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Sir Paul Callaghan’s Legacy Honoured

Published: Tue 21 Aug 2012 05:25 PM
21 August 2012
Sir Paul Callaghan’s Legacy Honoured
The McGuinness Institute commends the Government’s decision to name the Advanced Technology Institute after Sir Paul
At a business breakfast held this morning to release the Building Innovation report, Science and Innovation Minister Steven Joyce announced that the Government’s new Advanced Technology Institute will be named after the late scientist Sir Paul Callaghan. Chief Executive of the McGuinness Institute, Wendy McGuinness, attended the breakfast and was delighted to hear that the new government-funded technology institute will be named in honour of Sir Paul Callaghan.
‘Sir Paul vigorously committed himself to championing the place of science in transforming and advancing New Zealand, it is therefore fitting that his name will be attached to an institution that will continue this undertaking.’
McGuinness says ‘Sir Paul Callaghan was at heart a physicist; he studied ‘the particular’ in order to understand ‘the general’. He wanted to understand small events to make sense of big ones, applying the bottom-up approach rather than the top-down. This meant looking at successful New Zealand businesses to understand what makes an economy successful, and therefore a nation succeed. His book Wool to Weta was his attempt to assess what New Zealand does well. He believed there is a risk in the top-down approach; it is too easy to believe the hype and myths.’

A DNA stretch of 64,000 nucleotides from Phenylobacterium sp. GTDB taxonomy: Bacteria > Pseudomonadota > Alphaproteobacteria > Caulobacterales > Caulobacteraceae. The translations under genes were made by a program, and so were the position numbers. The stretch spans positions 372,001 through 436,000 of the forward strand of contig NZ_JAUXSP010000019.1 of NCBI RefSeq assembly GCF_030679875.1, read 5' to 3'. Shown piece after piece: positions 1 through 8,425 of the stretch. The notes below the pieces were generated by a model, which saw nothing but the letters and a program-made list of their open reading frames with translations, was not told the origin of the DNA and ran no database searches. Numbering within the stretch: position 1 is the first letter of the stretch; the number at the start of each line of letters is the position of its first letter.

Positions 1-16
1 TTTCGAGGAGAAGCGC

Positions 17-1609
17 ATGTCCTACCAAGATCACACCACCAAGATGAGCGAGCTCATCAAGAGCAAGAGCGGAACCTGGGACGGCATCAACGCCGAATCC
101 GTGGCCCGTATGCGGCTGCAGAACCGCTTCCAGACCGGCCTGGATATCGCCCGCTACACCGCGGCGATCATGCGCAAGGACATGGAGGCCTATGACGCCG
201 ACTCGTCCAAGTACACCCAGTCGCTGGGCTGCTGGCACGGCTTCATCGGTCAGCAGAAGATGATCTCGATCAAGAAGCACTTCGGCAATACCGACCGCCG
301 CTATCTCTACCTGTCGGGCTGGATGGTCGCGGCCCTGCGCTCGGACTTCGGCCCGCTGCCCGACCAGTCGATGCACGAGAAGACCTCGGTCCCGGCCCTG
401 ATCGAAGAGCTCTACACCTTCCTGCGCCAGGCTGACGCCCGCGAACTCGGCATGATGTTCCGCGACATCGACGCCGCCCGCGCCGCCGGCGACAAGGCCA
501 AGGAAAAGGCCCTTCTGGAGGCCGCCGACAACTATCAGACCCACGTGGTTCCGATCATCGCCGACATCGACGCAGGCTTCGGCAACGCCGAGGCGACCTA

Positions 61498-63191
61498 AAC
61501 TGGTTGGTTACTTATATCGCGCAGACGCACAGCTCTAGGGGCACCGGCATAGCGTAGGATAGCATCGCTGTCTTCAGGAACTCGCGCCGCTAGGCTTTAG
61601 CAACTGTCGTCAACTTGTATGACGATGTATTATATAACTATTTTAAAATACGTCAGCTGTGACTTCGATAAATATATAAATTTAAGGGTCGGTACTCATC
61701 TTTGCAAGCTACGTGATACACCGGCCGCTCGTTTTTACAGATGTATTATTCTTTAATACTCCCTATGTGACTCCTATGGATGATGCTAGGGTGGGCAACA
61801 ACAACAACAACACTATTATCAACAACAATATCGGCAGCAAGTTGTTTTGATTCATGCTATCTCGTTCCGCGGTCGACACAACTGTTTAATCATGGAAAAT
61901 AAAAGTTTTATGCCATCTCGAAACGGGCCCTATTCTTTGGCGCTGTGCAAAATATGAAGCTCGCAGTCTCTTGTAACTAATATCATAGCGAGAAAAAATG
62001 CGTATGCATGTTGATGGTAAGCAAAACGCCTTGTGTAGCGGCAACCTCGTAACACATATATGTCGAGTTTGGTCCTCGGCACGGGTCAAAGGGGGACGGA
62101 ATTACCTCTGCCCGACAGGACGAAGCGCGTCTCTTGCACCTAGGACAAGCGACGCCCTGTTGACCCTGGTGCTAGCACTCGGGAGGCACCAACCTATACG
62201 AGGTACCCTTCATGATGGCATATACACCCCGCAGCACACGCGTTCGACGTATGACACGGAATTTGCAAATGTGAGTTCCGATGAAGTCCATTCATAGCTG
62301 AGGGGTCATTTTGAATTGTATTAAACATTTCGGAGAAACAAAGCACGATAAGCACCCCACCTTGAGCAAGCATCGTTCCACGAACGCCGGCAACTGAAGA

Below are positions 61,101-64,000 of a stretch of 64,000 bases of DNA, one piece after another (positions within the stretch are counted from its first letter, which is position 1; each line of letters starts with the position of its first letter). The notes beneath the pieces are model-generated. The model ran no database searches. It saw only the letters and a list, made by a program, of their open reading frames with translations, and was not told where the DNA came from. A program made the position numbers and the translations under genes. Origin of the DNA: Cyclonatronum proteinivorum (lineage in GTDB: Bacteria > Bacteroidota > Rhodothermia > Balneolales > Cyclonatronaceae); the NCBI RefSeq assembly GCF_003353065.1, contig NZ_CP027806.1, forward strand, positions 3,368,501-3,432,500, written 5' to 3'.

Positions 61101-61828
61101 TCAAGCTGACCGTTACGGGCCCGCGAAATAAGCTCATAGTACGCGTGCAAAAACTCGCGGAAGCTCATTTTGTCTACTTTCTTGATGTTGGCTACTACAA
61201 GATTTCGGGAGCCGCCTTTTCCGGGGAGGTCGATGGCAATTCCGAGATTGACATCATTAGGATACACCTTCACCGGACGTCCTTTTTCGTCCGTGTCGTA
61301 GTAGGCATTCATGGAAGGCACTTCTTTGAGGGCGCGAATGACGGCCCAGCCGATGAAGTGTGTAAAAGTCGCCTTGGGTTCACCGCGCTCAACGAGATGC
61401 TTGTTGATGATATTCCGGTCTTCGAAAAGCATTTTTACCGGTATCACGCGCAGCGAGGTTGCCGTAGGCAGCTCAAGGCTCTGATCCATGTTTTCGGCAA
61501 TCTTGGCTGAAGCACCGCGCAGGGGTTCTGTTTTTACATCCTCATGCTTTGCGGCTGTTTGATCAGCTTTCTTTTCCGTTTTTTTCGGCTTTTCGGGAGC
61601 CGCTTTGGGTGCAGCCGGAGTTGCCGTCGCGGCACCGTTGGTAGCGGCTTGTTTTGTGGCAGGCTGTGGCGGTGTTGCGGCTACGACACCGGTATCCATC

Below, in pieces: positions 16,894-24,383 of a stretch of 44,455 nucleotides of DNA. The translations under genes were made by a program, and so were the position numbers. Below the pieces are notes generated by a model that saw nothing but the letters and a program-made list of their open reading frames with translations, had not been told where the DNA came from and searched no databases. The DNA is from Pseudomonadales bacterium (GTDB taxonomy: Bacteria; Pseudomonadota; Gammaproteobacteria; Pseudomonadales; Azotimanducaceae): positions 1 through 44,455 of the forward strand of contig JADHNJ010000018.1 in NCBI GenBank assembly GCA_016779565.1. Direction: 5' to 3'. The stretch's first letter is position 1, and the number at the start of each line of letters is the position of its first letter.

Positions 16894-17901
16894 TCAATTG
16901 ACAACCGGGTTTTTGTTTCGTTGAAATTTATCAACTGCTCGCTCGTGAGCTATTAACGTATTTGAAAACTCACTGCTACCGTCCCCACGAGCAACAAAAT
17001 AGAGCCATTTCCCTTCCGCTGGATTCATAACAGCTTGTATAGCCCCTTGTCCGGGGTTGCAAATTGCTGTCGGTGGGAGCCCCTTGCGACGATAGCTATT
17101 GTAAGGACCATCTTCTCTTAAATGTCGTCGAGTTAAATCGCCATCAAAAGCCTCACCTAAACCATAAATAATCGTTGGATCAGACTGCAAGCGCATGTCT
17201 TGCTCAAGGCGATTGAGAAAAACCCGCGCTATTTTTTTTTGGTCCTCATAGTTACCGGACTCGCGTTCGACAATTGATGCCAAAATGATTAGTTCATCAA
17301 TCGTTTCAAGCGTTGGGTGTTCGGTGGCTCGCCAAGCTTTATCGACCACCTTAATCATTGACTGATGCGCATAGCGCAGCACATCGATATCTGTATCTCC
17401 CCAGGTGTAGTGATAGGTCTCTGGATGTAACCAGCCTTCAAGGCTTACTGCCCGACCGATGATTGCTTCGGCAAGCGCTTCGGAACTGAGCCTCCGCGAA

The McGuinness Institute recently published the think piece, The Magical Place Where Science and Humanities Meet. This think piece is the result of discussions with some of New Zealand’s deepest thinkers over the last twelve months on how best to propel New Zealand forward. The discussions centred on how we might make New Zealand, as Sir Paul said, ‘a place where talent wants to live.’ Sir Paul was a great fan of Steve Jobs, who said of the intersection of humanities and science, ‘I like that intersection. There’s something magical about that place.’
The Government has committed $166 million over the next four years to establishing the new institute, previously referred to as the Advanced Technology Institute. It is intended to create better links between the worlds of business and science, particularly focusing on industries with significant growth potential such as food and beverage manufacturing, agri-technologies, digital technologies, and health technologies.
The details of the institute’s formal name is yet to be finalised but is expected to be confirmed by Cabinet in the coming weeks.
ENDS

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